Eating for Endurance


For athletes engaged in endurance sports – like running, cycling or swimming for more than 2-3 hours at a time – carbohydrates are a necessity to provide fuel to the muscles and are critical to go the distance.young male athlete take a rest after running

Registered dietician and nutritionist Erica Goldstein offers a variety of tips to help athletes understand the best foods and options for carb loading during training.

“The top question I’m usually asked is what I should be eating during training,” says Goldstein, who sees patients on Mayo Clinic’s Florida campus.

First, it’s important to understand what a carbohydrate is, she says.

“Carbohydrate is stored in the body in the form of glycogen, which is basically links of glucose – or sugar – stored in large amounts. Glycogen can be broken down during continual exercise to provide energy for muscle contraction,” she explains.
Examples of carbs

Fructose, glucose and sucrose are three forms of carbohydrates. These can be found in a variety of foods, including: fruits, like bananas, raisins and dates; and starch, like potatoes, pasta and rice.

Of course, there are a variety of sports-specific gels, chews and performance bars developed for athletes.

How much do you need?

The body can only store so much glycogen so it is essential to consume carbohydrate during prolonged exercise, usually greater than an hour, to continue to provide energy to working muscle. “Otherwise, you may compromise your ability to finish your training,” Goldstein says.

According to research, she recommends consuming carbohydrates based on the intensity and duration of training.

30 g after the first 60 min is enough for training lasting 60-90 min.
60 g per hour after the first 2 – 2.5 hours
90 g per hour after 3 hours → dependent on high intensity exercise (~75% of maximal effort)
Goldstein advises athletes vary the types of carbohydrate consumed. “Mix it up; see what works for your body and what you can tolerate,” she advises.

She also recommends reviewing food labels to determine total grams of carbohydrates in a product as well as the specific ingredients (i.e., glucose, fructose, sucrose).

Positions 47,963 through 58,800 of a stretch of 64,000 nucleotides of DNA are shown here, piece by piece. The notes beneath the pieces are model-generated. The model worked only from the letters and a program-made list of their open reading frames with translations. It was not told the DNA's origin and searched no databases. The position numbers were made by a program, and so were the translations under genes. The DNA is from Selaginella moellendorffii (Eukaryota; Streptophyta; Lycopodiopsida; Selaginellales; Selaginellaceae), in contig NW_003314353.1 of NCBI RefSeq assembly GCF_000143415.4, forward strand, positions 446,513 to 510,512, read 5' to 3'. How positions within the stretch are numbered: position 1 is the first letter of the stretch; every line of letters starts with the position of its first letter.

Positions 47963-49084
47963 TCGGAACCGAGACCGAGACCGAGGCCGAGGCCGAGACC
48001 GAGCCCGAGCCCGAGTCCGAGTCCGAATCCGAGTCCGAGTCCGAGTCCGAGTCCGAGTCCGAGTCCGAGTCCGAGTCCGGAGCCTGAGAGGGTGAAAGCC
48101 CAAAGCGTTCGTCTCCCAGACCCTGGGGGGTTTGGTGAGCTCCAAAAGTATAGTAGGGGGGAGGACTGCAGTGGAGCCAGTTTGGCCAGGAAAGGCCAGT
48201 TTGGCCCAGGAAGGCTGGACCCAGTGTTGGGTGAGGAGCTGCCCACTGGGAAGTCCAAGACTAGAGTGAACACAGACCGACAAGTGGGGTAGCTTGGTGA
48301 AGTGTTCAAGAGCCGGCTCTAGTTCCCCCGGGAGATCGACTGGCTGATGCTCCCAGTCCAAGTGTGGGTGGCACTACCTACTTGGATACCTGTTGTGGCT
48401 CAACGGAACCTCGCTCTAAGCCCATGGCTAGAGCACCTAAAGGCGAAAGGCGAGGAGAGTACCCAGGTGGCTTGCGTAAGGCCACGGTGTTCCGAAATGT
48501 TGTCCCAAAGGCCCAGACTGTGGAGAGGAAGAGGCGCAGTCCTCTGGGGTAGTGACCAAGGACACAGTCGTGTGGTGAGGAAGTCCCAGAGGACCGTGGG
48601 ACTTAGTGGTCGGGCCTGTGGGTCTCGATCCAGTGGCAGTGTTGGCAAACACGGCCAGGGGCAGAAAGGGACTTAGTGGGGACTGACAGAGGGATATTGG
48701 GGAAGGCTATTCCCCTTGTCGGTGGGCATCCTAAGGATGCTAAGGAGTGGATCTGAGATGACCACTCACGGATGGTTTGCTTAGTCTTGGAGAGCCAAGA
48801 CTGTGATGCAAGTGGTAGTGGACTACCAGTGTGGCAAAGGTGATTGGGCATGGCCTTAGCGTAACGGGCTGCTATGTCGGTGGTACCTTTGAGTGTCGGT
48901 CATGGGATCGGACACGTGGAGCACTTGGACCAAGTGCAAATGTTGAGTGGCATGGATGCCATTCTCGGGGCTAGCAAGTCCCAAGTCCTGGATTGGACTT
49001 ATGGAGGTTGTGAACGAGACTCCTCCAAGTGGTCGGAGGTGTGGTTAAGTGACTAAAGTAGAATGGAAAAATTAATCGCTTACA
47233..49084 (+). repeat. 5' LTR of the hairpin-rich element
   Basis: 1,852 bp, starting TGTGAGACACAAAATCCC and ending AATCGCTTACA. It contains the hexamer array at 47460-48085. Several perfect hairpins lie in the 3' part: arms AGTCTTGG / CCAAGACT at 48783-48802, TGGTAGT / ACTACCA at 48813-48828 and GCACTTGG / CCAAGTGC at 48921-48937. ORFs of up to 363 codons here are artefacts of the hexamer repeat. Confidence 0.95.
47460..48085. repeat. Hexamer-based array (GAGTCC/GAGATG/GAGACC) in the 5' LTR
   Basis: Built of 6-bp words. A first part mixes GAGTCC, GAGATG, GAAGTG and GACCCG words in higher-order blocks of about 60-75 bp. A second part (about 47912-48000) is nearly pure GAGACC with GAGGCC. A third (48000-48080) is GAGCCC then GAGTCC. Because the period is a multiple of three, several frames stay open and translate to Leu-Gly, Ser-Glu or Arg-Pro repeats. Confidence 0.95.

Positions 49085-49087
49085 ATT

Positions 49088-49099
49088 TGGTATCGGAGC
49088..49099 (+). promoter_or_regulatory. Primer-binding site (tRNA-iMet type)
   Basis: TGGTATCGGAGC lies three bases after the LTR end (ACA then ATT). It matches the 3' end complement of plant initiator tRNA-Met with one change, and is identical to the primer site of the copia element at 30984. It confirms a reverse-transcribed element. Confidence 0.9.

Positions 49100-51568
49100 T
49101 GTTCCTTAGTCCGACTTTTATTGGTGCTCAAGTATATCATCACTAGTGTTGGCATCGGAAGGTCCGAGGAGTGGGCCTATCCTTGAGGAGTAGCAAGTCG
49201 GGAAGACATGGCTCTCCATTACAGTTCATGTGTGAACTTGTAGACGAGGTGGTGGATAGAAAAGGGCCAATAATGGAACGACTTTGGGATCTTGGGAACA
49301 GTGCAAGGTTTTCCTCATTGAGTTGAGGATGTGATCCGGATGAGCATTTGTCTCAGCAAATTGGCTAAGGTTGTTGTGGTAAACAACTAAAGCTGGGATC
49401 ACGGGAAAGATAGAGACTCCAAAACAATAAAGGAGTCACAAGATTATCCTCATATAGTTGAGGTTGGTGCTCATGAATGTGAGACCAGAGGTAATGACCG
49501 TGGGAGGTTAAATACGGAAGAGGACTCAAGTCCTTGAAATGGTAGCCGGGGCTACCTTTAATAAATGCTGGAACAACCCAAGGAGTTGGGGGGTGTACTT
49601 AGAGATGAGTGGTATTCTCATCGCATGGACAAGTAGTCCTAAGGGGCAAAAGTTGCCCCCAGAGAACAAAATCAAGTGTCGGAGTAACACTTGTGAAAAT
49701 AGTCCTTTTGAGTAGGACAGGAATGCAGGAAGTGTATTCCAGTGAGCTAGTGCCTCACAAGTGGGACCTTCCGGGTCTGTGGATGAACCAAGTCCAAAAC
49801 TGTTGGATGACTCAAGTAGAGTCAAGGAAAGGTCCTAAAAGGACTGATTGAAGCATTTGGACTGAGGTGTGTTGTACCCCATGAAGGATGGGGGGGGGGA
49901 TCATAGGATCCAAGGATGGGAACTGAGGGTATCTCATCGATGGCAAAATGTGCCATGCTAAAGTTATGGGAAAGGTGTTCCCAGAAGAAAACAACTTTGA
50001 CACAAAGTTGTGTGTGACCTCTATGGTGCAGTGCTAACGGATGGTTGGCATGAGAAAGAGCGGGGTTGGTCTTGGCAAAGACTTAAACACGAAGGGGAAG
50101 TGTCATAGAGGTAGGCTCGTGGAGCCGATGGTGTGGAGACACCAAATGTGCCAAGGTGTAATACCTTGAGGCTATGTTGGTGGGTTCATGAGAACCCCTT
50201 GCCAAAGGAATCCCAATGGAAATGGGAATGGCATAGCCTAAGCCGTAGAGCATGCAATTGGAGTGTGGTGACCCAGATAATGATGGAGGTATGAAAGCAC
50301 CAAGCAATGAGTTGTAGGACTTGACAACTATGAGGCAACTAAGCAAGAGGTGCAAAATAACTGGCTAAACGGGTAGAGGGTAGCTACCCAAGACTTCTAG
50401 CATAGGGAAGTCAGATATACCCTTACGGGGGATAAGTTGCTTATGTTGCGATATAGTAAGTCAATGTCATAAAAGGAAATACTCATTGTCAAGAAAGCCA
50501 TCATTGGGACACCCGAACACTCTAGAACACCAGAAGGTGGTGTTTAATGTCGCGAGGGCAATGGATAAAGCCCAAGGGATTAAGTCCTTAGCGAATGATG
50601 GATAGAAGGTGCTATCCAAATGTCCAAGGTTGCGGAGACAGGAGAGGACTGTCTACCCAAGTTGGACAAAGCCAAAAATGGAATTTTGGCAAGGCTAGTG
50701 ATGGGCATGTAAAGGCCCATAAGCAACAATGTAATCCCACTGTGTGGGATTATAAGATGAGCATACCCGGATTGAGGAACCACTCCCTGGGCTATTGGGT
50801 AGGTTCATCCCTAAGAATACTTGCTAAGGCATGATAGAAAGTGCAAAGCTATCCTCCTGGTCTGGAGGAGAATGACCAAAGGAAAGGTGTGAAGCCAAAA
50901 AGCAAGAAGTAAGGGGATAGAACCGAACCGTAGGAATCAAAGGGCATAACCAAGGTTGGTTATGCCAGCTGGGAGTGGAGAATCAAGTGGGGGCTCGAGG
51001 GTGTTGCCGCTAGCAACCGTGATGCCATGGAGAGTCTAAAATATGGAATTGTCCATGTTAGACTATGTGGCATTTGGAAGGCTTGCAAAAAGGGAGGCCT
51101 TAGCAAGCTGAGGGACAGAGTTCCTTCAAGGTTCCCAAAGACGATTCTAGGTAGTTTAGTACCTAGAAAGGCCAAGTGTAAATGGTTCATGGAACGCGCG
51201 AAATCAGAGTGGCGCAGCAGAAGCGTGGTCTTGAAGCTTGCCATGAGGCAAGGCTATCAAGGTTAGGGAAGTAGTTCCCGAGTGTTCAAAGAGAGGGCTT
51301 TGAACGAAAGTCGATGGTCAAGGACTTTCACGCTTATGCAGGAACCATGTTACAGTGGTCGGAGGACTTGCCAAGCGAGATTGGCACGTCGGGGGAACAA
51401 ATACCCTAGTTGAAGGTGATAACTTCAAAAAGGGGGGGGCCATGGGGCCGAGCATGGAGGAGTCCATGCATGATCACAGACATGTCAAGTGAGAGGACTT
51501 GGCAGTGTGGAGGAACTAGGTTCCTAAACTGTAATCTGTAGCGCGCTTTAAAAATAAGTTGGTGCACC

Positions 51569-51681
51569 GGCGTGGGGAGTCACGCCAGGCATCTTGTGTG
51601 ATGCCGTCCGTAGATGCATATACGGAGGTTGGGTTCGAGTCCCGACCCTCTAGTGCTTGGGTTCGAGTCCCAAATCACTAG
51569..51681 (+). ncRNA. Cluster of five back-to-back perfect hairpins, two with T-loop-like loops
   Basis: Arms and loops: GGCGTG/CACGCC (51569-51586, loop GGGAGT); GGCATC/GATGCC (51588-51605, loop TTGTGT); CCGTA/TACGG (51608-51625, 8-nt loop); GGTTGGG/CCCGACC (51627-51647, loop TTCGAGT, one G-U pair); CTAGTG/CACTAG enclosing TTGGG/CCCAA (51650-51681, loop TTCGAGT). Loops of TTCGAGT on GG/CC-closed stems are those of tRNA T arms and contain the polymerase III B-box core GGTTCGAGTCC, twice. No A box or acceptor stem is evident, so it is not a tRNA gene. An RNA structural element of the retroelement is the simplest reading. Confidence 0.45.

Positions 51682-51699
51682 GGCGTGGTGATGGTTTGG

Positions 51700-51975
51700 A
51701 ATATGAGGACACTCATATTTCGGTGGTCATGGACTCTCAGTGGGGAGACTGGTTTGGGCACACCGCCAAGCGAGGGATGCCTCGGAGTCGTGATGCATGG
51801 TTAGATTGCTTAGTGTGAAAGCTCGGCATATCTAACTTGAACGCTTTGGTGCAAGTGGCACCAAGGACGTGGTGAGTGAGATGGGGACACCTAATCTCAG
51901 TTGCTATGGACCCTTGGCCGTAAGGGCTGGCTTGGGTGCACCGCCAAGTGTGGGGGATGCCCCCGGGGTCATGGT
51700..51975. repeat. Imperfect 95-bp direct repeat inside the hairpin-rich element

1. Does a sport like bouldering fall under endurance athlete

  2. Hi! Could you do a video like this but for dancers? Like professional dancers, or dance students, because I'm alway dancing, moving or training, during 6 to 8 hours a day approx, and I often found my self dealing with what should I eat to be able to perform good every single day. Thank u 🙂

  3. Pretty much all wrong, unless you are addicted to sugar. Fat burners go for hours without bonking with no food. I know, I do it every day.

  4. I wonder what happens if you get through the training and then feel depleted afterward. I worked out for 2 and a half and cleaned house. I get problems afterwards. Im thin and dont require much but I sometimes underestimate and feel unwell afterwards. I thought Id enough in a few biscuit, and a scone but I was unsure if id eaten way too much. My dinner is usually pasta and protein shake as Im vegetarian. Today I ran 9 miles and did some raquet sports , I used to gain weight easily and I forget I cant actually rely 100 percent on my fat. My sugars drop on me. I thought the carbs in the scone and crisps was enough but it wasn't. It burned up immediately, I started getting anxious angry and my Co ordination goes when I get too tired. I get too tired to cook. Athletes that train long need to meal prep and cook BEFORE. I feel a bit ill as I screwed that up. Feel queasy and dropping items. Don't wait till after the training to cook. OOPs.

  5. Very helpful and educational

  6. Plugs you up so you do get shits during over exertion,shock. Runners trots

  7. Saturated fat is a far better energy source than carbohydrates.

  8. I've heard that carbs can make some people feel sluggish. Why is that?

  9. No that’s not true. We aren’t much carbohydrates in fruits. Fruits are vitamins

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